- Ten-week tournament features mostly Indian players, as well as some high-profile foreign stars
- Despite having a population of 1.2 billion, India's national team is ranked 158th in the world
- Football is looking to compete with other sports like cricket
- But India lacks even basic infrastructure for the sport to grow and prosper
On Sunday, about 100,000 Indian spectators -- including a bevy of India's top celebrities and corporate bigwigs -- will pack into a stadium to watch two teams go at each other with everything they've got.
No, it's not cricket. It's not even hockey.
It's football and the all-new, swish, Indian Super League.
The 10-week tournament features mostly Indian players, but also a number of "marquee" European soccer stars, admittedly out of their prime but still huge draws: former Juventus strikers Alessandro Del Piero and David Trezeguet, and former Arsenal attackers Robert Pires and Freddie Ljungberg.
The stated aim of the league is to promote the beautiful game in India, a country of 1.2 billion people that has long languished in football's global rankings --158th in the world on FIFA's latest list.
Similar to Major League Soccer (MLS) in the U.S., eight franchise teams from across India will face off against each other twice each before heading to a set of play-offs in December.
As a mandatory requirement, each team must consist of 14 Indian domestic players and four local players from the same state. The teams have entered alliances with several high profile European clubs including Atlético Madrid, Feyenoord, and Fiorentina.
Ljungberg, a member of Arsenal's famous 2004 "Invincibles" squad is now the public face for Mumbai City FC. When CNN caught up with him in Mumbai, he said: "I went to the U.S. to promote the game there, and it worked really well. I want do the same thing here.
"I feel like I can give something back to football," says Ljungberg.
However, competing with cricket as the numero uno sport will be an uphill challenge.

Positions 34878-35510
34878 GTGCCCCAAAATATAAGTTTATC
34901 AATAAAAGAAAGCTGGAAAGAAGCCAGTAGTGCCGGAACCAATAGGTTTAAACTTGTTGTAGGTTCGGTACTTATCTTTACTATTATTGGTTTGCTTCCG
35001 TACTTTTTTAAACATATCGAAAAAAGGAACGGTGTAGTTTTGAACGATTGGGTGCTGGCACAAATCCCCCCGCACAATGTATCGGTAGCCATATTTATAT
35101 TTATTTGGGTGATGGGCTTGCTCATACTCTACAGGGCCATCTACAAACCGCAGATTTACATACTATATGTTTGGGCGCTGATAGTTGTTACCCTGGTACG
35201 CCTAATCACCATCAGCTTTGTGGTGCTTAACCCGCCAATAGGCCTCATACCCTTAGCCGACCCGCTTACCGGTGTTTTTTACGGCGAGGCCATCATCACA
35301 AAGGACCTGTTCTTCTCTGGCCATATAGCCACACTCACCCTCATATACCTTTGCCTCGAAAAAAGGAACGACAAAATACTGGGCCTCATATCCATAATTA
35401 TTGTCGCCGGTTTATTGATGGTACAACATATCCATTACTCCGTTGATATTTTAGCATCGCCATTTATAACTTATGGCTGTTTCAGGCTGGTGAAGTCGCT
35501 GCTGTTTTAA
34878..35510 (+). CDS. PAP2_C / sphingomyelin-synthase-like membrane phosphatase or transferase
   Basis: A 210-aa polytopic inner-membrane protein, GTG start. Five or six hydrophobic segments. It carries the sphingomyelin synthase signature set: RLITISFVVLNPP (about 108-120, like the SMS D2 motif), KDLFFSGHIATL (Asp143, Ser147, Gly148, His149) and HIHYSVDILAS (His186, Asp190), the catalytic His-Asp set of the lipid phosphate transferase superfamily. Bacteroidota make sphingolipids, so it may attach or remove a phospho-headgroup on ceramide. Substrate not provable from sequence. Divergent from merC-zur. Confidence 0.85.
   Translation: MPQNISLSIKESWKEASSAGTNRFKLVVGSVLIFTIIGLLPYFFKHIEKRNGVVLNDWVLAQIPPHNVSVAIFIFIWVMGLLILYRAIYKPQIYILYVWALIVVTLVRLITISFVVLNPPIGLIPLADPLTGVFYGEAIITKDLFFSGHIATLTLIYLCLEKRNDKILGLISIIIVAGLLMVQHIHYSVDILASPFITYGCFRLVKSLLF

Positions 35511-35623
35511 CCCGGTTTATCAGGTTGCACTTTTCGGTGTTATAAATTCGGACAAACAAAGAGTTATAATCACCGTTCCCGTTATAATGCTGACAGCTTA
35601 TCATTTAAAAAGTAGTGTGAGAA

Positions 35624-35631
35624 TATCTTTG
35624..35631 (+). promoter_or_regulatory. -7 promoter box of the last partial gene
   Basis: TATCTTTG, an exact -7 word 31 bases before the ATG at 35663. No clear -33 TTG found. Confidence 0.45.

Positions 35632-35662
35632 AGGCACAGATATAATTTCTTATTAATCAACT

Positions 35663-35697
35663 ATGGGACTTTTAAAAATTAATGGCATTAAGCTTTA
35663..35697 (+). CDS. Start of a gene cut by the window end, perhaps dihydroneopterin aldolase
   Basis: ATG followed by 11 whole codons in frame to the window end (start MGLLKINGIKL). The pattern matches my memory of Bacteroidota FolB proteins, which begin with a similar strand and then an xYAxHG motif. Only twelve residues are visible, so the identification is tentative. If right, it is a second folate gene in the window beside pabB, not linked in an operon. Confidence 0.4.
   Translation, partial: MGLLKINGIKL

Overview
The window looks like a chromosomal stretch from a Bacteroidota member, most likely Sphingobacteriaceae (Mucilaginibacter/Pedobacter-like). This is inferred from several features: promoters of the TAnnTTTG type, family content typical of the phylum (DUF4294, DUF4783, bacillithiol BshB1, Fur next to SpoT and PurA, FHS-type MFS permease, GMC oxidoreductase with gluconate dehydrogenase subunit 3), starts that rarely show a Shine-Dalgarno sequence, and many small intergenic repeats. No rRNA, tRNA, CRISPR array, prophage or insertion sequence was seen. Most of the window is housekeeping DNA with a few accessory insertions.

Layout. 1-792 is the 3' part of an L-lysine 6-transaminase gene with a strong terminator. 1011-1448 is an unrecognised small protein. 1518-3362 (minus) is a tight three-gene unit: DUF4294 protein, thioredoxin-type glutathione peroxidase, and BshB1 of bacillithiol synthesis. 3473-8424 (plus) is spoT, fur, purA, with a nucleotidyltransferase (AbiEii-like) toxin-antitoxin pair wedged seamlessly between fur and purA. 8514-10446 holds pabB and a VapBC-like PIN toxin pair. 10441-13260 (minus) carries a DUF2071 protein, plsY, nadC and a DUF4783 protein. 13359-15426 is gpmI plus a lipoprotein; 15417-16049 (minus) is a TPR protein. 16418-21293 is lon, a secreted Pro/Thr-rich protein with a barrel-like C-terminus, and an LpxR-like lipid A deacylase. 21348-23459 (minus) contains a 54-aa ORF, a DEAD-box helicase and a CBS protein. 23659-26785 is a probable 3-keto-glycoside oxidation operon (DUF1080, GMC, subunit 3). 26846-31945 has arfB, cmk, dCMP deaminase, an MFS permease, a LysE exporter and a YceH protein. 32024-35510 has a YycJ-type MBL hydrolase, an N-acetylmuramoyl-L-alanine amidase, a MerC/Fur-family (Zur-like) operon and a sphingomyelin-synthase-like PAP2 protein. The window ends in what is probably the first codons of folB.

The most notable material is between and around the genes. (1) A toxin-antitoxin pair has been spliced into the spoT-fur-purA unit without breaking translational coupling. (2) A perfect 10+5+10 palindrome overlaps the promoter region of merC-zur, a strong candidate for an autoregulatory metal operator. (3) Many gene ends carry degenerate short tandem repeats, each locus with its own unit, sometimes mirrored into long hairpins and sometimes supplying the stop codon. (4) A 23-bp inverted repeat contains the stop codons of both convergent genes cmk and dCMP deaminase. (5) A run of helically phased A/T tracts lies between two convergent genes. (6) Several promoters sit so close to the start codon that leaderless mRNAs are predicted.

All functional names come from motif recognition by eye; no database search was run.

India's cricket craze
India has always been a cricket-crazy nation. While the few football stadiums in the country remain empty, Indians rarely miss an opportunity to see their cricket team play, flocking in the tens of thousands to cheer the "Men in Blue."
Their team has performed well in recent years, a major highlight being the 2011 World Cup triumph on home soil. The Indian team was also ranked number one in the world at one stage, at both Test cricket and One Day International cricket -- the sport's two most popular versions.
The country's cricket governing body, the BCCI, is the richest and most influential in the sport, capitalizing on India's appetite through multimillion-dollar sponsorship deals and broadcasting rights.
Indian football, on the other hand, is its indigent cousin. India lacks even basic infrastructure for the sport to grow and prosper. There are only six stadiums that meet the current FIFA guidelines; maintaining them to international standards has been a regular concern.
The latest FIFA World Rankings places India at a humbling 158th place, eight down from the previous month. India is set to slip further after losing to Palestine last week.
The national team has failed to qualify for the FIFA World Cup since 1950 and the last time it tasted success at an international sporting event was more than five decades ago, when it managed to beat South Korea to win the 1962 Asian Games.
A football revival?
The Indian Super League aspires to become the premier football league in India, providing a platform to unearth domestic talent. The hope is that a cocktail of big corporate money, Bollywood's glitz, and some of Europe's former superstars will help local players further develop their skills, and boost interest.
Indian broadcasters are betting on a big response. Sanjay Gupta, the chief operating officer of Star India, told CNN the games will be available on an unprecedented number of platforms.
"We are broadcasting the games in five different languages. Hindi and English is the norm. But for the first time, we're also broadcasting in Bengali, Malayalam, and Kannada."
There are more than 80 million Bengali speakers in India, and more than 30 million each of Malayalam and Kannada.
Ljungberg thinks the Super League can transform the sport in India.
"If I can help inspire the kids, then that's the future of Indian football," he said.
As top European soccer clubs look to capture more fans in Asia, perhaps they will face competition for Indian viewers from an unexpected source: Indian clubs.